Asylum applicants, applying affirmatively with USCIS can wait years for their applications to process. During this wait time, an applicant can apply for an employment authorization document (EAD), also called a work permit using form I-765. In general, applicants can apply for the EAD once their affirmative asylum application has been pending with USCIS for at least 150 days. Although there is no fee to apply for the initial work permit, almost all applicants need to apply for at least one more work permit, and subsequent EAD applications do require a fee.
Although the processing time for work permits is supposed to be 90 days, USCIS sometimes processes outside of the 90 days. This can be difficult and frustrating for an applicant who may be required to stop working while awaiting their EAD renewal.
USCIS has put in place a new 2 year EAD that should help with some of these frustrations. Effective October 5, 2016, USCIS increased the validity period for both initial and renewal work permits to two years. The change applies to all I-765 applications with category (c)(8) that are pending on October 5th, or submitted on or after this date.
USCIS released a message earlier this month stating that eligible students can apply for naturalization in the state where they attend school, or in the state where their family lives as reflected in the USCIS Policy Manual.
Who is eligible?
* Students 18 years of age or older who are applying for naturalization
* who attend educational institution in a different state from where their family lives
* and who are unmarried and financially dependent on their parents.
How does this benefit students?
Eligible students may apply for US Citizenship in the state where they attend school, rather than applying from their parent’s home state. This is helpful since the naturalization process takes months, and requires a biometrics appointment at the local USCIS office. Students who apply from the city where their University is located will not need to travel to their parents state to be fingerprinted, and to be interviewed by USCIS.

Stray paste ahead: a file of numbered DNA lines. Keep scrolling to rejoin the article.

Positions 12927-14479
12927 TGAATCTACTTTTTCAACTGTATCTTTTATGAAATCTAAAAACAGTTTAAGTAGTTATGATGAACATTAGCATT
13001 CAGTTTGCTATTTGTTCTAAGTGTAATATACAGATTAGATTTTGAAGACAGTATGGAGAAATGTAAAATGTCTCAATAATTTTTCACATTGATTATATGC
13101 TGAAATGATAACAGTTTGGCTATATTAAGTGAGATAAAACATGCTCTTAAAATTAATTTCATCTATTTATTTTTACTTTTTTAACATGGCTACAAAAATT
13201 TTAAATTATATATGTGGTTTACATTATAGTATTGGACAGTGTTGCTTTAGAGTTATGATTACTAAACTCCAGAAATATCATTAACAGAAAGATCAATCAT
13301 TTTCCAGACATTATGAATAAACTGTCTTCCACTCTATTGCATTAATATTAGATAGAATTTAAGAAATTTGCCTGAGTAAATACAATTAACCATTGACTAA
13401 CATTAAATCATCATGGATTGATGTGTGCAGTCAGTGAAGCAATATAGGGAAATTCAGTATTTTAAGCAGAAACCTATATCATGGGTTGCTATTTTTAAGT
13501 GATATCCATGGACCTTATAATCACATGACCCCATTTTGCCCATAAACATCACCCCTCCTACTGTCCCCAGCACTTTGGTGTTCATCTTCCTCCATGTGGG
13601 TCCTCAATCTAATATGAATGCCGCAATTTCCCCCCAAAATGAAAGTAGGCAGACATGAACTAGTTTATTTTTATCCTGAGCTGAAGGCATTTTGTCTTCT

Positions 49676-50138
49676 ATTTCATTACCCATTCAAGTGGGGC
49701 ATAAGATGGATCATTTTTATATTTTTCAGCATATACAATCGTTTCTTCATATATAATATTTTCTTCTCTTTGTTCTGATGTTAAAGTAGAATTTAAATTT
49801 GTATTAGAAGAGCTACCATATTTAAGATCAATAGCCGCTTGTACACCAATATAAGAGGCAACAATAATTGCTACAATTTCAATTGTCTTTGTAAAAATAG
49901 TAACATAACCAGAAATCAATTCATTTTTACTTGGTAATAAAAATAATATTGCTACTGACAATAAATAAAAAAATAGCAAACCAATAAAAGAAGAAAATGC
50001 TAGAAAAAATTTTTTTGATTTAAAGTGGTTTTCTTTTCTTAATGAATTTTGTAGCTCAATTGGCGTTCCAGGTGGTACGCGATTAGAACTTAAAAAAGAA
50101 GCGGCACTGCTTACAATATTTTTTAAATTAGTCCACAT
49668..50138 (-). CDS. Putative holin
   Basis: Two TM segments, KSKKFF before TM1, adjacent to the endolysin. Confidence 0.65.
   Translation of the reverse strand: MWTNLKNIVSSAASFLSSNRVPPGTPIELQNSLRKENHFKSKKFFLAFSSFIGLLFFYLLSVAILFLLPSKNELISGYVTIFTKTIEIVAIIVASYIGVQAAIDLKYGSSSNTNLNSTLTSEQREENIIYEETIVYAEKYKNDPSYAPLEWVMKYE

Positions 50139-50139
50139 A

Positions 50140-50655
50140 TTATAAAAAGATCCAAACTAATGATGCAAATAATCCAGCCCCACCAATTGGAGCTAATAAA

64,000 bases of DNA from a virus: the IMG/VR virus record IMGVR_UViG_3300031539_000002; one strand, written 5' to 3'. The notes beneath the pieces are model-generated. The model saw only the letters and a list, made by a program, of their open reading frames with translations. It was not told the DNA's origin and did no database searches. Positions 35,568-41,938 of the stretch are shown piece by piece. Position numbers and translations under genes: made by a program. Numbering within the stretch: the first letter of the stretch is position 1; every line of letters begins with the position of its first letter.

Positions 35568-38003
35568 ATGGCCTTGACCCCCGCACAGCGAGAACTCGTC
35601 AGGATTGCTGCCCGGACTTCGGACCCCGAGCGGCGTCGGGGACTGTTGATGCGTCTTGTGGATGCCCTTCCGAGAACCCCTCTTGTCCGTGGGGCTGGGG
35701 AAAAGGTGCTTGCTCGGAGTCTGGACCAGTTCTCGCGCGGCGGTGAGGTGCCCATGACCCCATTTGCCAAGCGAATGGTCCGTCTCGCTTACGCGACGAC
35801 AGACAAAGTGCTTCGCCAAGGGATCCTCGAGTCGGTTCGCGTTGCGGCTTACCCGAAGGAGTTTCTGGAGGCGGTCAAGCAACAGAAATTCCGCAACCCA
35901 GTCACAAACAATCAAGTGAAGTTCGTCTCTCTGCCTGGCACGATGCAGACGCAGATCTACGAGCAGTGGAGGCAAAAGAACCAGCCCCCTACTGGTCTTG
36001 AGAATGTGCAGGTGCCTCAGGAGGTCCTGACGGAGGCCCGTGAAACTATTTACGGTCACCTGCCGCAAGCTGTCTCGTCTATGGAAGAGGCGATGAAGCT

Q: I’m a Canadian citizen married to a US citizen and I’ve never applied for adjustment of status or green card. Can I bypass the green card and apply for citizenship since I’ve been married and living in the USA for 5 years?
A: No, based on what you’ve described, you are not eligible to apply for citizenship. I think you may be confusing several regulations and procedures. A permanent resident (green card holder) is eligible to apply for citizenship after holding permanent resident (green card) status for about 3 years if she or he is married to a US citizen. However, since you do not have a green card, you would not be eligible to apply for citizenship. You’d need the green card (permanent resident status) first.
The US Supreme Court’s decision on United States v. Texas is expected very soon. There are two main initiatives in dispute in this lawsuit regarding President Obama’s executive actions on immigration:
Deferred Action for Parental Accountability (DAPA), and
Expanded Deferred Action for Childhood Arrivals (DACA expansion)
What is the Court considering?
The Court is considering several main issues:
- Do states have standing to bring this lawsuit?
- Do expanded DACA and DAPA violate federal law or procedures with these initiatives?
- Do DAPA and expanded DACA violate the constitution?